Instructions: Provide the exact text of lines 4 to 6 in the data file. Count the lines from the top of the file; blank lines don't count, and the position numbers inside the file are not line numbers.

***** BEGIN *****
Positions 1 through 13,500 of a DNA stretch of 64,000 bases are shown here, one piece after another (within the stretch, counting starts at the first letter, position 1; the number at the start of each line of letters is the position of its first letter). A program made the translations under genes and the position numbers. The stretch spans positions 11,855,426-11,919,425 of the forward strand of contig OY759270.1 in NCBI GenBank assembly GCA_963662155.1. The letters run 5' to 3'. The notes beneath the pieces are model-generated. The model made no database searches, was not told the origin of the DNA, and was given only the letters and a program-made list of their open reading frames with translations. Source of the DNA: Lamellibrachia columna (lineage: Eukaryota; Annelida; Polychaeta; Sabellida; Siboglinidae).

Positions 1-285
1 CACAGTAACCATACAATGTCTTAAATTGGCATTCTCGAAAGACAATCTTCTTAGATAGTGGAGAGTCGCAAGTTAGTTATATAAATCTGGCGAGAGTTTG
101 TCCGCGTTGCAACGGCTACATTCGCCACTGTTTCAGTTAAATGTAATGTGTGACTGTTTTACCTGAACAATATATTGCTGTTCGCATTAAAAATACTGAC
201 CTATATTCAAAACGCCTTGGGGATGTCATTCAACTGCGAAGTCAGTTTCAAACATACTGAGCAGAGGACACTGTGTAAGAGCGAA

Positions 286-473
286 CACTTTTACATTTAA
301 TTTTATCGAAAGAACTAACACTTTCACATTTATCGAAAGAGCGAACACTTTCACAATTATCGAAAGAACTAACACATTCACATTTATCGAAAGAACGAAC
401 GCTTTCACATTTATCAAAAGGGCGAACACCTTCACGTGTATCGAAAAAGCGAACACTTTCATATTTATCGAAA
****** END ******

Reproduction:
101 TCCGCGTTGCAACGGCTACATTCGCCACTGTTTCAGTTAAATGTAATGTGTGACTGTTTTACCTGAACAATATATTGCTGTTCGCATTAAAAATACTGAC
201 CTATATTCAAAACGCCTTGGGGATGTCATTCAACTGCGAAGTCAGTTTCAAACATACTGAGCAGAGGACACTGTGTAAGAGCGAA

Positions 286-473